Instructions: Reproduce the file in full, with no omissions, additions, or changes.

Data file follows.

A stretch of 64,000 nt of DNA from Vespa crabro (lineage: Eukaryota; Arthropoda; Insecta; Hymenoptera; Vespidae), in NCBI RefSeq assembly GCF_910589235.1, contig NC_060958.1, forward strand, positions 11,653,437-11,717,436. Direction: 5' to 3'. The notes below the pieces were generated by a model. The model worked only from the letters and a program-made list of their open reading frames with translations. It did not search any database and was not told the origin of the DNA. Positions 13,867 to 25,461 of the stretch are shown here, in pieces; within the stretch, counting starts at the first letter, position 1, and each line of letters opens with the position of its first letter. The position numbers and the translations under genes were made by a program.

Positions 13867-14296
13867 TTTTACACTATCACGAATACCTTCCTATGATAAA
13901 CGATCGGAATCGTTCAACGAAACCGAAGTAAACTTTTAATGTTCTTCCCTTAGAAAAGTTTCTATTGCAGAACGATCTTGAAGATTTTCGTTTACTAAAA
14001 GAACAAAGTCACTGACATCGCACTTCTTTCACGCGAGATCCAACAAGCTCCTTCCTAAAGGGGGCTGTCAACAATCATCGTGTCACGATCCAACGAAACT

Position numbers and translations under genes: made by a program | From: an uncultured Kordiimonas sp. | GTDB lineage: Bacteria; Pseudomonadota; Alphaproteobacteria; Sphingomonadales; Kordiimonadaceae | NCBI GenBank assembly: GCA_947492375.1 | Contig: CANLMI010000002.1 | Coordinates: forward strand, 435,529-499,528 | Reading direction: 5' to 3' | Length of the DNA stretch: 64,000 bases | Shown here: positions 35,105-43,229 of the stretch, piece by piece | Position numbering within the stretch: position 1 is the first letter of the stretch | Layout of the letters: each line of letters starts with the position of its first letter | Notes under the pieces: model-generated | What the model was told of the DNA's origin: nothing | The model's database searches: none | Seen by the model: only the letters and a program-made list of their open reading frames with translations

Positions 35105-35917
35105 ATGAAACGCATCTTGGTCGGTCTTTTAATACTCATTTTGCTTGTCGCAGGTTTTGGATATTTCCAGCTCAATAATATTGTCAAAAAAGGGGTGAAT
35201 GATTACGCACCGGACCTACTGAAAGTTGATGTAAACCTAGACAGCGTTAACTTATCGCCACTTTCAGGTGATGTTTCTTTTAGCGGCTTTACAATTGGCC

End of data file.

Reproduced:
A stretch of 64,000 nt of DNA from Vespa crabro (lineage: Eukaryota; Arthropoda; Insecta; Hymenoptera; Vespidae), in NCBI RefSeq assembly GCF_910589235.1, contig NC_060958.1, forward strand, positions 11,653,437-11,717,436. Direction: 5' to 3'. The notes below the pieces were generated by a model. The model worked only from the letters and a program-made list of their open reading frames with translations. It did not search any database and was not told the origin of the DNA. Positions 13,867 to 25,461 of the stretch are shown here, in pieces; within the stretch, counting starts at the first letter, position 1, and each line of letters opens with the position of its first letter. The position numbers and the translations under genes were made by a program.

Positions 13867-14296
13867 TTTTACACTATCACGAATACCTTCCTATGATAAA
13901 CGATCGGAATCGTTCAACGAAACCGAAGTAAACTTTTAATGTTCTTCCCTTAGAAAAGTTTCTATTGCAGAACGATCTTGAAGATTTTCGTTTACTAAAA
14001 GAACAAAGTCACTGACATCGCACTTCTTTCACGCGAGATCCAACAAGCTCCTTCCTAAAGGGGGCTGTCAACAATCATCGTGTCACGATCCAACGAAACT

Position numbers and translations under genes: made by a program | From: an uncultured Kordiimonas sp. | GTDB lineage: Bacteria; Pseudomonadota; Alphaproteobacteria; Sphingomonadales; Kordiimonadaceae | NCBI GenBank assembly: GCA_947492375.1 | Contig: CANLMI010000002.1 | Coordinates: forward strand, 435,529-499,528 | Reading direction: 5' to 3' | Length of the DNA stretch: 64,000 bases | Shown here: positions 35,105-43,229 of the stretch, piece by piece | Position numbering within the stretch: position 1 is the first letter of the stretch | Layout of the letters: each line of letters starts with the position of its first letter | Notes under the pieces: model-generated | What the model was told of the DNA's origin: nothing | The model's database searches: none | Seen by the model: only the letters and a program-made list of their open reading frames with translations

Positions 35105-35917
35105 ATGAAACGCATCTTGGTCGGTCTTTTAATACTCATTTTGCTTGTCGCAGGTTTTGGATATTTCCAGCTCAATAATATTGTCAAAAAAGGGGTGAAT
35201 GATTACGCACCGGACCTACTGAAAGTTGATGTAAACCTAGACAGCGTTAACTTATCGCCACTTTCAGGTGATGTTTCTTTTAGCGGCTTTACAATTGGCC